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Oct 2, 2020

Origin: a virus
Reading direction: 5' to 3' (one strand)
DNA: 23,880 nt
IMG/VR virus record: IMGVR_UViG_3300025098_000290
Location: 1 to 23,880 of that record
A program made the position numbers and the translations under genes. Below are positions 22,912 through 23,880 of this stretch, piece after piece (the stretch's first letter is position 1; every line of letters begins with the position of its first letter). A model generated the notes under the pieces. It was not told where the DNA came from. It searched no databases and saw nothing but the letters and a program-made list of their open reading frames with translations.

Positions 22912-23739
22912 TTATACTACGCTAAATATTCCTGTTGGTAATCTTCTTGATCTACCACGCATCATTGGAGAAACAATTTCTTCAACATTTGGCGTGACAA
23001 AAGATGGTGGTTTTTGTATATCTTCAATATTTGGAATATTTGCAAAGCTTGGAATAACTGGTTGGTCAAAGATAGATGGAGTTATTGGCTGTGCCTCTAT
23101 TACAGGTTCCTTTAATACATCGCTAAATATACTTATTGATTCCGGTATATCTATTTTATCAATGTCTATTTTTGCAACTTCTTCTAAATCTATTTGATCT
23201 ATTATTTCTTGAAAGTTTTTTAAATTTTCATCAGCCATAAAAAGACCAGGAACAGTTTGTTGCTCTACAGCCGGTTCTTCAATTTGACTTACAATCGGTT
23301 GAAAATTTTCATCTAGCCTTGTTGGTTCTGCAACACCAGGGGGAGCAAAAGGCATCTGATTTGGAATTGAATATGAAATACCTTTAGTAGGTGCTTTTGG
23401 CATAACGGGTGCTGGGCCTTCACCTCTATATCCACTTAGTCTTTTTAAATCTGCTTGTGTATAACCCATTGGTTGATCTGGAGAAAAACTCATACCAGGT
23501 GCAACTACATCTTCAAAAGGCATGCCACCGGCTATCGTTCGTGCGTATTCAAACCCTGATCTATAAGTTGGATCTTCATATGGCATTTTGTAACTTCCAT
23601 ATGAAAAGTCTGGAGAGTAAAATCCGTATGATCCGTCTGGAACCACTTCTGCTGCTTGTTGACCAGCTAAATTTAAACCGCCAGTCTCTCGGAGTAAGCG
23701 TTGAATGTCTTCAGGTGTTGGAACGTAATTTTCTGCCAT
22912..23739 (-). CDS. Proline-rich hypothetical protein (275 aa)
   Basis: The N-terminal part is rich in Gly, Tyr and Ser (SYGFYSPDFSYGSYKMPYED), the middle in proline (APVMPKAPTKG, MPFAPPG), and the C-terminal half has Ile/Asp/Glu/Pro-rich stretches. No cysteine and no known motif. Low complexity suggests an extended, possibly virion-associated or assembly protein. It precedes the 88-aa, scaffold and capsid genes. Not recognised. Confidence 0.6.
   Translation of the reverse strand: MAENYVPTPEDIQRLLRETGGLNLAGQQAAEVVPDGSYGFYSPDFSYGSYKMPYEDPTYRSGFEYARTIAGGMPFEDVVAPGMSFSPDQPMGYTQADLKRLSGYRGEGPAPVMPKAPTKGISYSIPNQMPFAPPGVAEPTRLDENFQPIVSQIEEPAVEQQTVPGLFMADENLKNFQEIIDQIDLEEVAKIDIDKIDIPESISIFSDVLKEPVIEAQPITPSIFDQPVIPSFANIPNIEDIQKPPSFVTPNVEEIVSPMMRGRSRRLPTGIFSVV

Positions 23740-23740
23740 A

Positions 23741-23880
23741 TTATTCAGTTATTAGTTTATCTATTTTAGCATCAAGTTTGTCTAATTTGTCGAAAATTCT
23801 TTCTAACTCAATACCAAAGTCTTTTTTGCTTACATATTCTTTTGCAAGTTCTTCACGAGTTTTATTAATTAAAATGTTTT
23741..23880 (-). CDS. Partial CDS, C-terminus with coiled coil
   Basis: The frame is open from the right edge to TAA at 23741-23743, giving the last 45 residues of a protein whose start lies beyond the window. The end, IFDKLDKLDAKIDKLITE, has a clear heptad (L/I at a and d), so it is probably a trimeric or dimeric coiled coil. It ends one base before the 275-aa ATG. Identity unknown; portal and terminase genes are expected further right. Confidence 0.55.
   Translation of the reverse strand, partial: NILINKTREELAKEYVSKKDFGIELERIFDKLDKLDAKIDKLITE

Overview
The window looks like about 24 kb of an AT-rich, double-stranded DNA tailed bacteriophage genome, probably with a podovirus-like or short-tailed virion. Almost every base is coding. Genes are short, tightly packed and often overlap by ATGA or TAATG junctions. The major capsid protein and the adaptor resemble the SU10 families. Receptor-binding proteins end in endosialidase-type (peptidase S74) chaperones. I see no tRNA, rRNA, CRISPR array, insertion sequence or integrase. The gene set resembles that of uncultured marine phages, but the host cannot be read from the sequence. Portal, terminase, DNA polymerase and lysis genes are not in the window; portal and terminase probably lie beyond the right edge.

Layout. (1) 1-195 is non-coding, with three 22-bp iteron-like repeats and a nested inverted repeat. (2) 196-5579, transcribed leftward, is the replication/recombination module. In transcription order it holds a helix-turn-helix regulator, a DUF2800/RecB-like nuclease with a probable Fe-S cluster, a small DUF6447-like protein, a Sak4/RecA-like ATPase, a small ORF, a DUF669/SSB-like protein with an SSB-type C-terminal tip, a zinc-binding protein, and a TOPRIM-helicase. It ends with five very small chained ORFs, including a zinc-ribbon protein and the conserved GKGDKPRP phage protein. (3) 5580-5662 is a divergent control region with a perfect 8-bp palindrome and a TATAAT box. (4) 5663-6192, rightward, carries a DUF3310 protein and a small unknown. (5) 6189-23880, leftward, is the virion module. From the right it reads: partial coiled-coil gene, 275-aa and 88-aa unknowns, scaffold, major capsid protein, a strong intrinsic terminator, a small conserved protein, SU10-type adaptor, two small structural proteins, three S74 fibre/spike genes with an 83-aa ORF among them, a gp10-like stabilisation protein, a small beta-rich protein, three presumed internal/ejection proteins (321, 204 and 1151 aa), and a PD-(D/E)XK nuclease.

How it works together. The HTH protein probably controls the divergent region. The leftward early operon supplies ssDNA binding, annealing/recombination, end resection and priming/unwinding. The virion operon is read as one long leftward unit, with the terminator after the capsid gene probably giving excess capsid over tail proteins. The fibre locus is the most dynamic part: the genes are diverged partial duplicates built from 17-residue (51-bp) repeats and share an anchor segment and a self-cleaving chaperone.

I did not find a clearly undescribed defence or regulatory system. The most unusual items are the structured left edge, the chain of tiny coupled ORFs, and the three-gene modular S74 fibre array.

1 hour ago Nine (9) African startups have emerged as finalists for the €10,000 Hague Institute for Innovation of Law (HiiL) 2020 Innovating Justice Challenge. The startups pitched their innovative justice solutions at a live virtual event organised by HiiL. Themed “Social Impact Unicorn: Myth or Possibility,” the event was moderated by Kanan Dhru, Community Manager HiiL Justice. HiiL tries to make justice accessible. We support and accelerate innovative justice enterprises. We do this through an accelerator programme that includes training, mentorship, a grant as well as opportunities for networking. Iran Huffels, HiiL Justice Accelerator Programme Manager The finalists included seven (7) tech startups from Nigeria and two (2) startups from Ghana. These startups are involved in driving social justice reforms ranging from getting quick help during an emergency to ending rape and sexual violence across Africa. The 7 Nigerian startups which made it to the finals are – Aabo, Curacel, donate-ng, iVerify, Judy, Mamamoni, and Stand to End Rape Initiative (STER). Nocofio and TransGov represented Ghana at the finals. Having supported over 110 startups worldwide since 2011, HiiL selected the nine African startups out of hundreds of applications received. In attendance at the kickoff event were Innocent Chukwuma, Director of Ford Foundation West Africa and The Chrysalis Capital Founder, Nicole Yembra. Funkola Odeleye, Co-founder DIYlaw hosted the theme conversation. About the Finalists Founded by Victor Idongesit and Sylva Elendu, Aabo is a Nigerian emergency startup which reports emergencies to individuals and agencies that can help within just seconds. The startup works mostly with Non-Governmental Organisations (NGOs) to render quick emergency response. People can request for emergency assistance through its Aabo mobile app. “Our goal is to make everybody feel safe and get help when they need it,” Victor said. Curacel is a Nigerian health insurance tech startup which offers an AI-based claims processing and fraud detection platform. Curacel was founded by Henry Mascot. Henry Mascot, CEO Curacel The startup says it has worked with over 500 hospitals and 6 insurance companies so far to help people optimise their claims process and reduce pay-outs to fraudulent claims. Another Nigerian startup, donate-ng enables fundraising from donors worldwide for charitable causes through its fraud-free crowdfunding platform. The startup was co-founded in 2015 by Olakunle Olayinka, Segun Olojo-Kosoko, Ayodele Amusa and Aheeb Afeez. Segun says the company has raised over N82 million to impact more than 69,000 individuals to date. iVerify is a Nigerian verification service platform that was created by Zita Agwunobi to enable people to verify documents, data, property and other information. Judy is a Nigerian legal tech co-founded in 2018 by Bright Oleka, Sadiq Okocha and Charles Thompson. The platform contains a comprehensive database of over 30,000 cases, statutes and rules of court from Nigeria and Ghana. Bright stated that the legal tech seeks to provide people with easy access to an extensive database of common law. Mamamoni is a Nigerian fintech startup founded by Nkem Okocha to provide mobile loans and vocational training to empower women in rural and low-income urban areas. These women can access affordable loans to restart their businesses post-COVID-19 through the Mamamoni web platform. “For women without any source of income, we empower them with skills to generate income,” Nkem said. STER is a Nigerian social enterprise startup founded by Oluwaseun Osowobi to advocate against sexual violence and provide pro bono legal and psychosocial support services to survivors. Currently operating in 16 Nigerian states, STER has handled up to 510 sexual assault and gender-based violence cases since 2014. In 2018, Akwasi Tagoe founded Nocofio, a Ghanaian agritech that connects small scale farmers to financing and marketing opportunities. Akwasi Tagoe, CEO Nocofio According to Akwasi. Nocofio has funded and trained over 6,500 farmers in Ghana since its inception. Ghanaian social justice startup, TransGov was founded in 2015 by Jerry Akanyi-King, Kennedy Anyinatoe, Kwame Yeboah and Prince Anim. The platform gives citizens access to archives of user-friendly data on the state of various development projects in Ghana. People can also contribute to any of the several projects listed on the TransGov platform. Jerry stated that the startup has worked on over 105 projects so far. Summary While speaking at the event, Innocent Chukwuma, Director of Ford Foundation West Africa, said: “I’m quite impressed with the presentations I watched today. The startups should keep honing their skills. All the pitching solutions they made are really needed out there.” The winning startups will be announced at a later date and join the 4-month HiiL Justice Accelerator Programme as well as receive €10,000 in non-equity funding. If you’d like to get featured on our Entrepreneur Spotlight, click here to share your startup story with us. SUBSCRIBE Get latest Technology news, reviews, business-related content with a deliberate emphasis on the African narrative and insightful analysis in Nigeria – straight to your inbox.